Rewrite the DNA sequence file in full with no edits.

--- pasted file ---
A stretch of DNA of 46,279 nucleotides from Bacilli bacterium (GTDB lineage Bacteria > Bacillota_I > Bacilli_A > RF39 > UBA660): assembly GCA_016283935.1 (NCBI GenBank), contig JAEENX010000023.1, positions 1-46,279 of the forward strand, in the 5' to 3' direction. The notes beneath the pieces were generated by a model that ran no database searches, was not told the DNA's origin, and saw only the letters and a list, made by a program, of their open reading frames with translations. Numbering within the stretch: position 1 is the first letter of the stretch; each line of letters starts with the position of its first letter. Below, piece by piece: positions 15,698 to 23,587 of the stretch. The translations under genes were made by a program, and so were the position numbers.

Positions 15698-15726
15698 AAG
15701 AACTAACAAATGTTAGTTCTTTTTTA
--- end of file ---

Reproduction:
A stretch of DNA of 46,279 nucleotides from Bacilli bacterium (GTDB lineage Bacteria > Bacillota_I > Bacilli_A > RF39 > UBA660): assembly GCA_016283935.1 (NCBI GenBank), contig JAEENX010000023.1, positions 1-46,279 of the forward strand, in the 5' to 3' direction. The notes beneath the pieces were generated by a model that ran no database searches, was not told the DNA's origin, and saw only the letters and a list, made by a program, of their open reading frames with translations. Numbering within the stretch: position 1 is the first letter of the stretch; each line of letters starts with the position of its first letter. Below, piece by piece: positions 15,698 to 23,587 of the stretch. The translations under genes were made by a program, and so were the position numbers.

Positions 15698-15726
15698 AAG
15701 AACTAACAAATGTTAGTTCTTTTTTA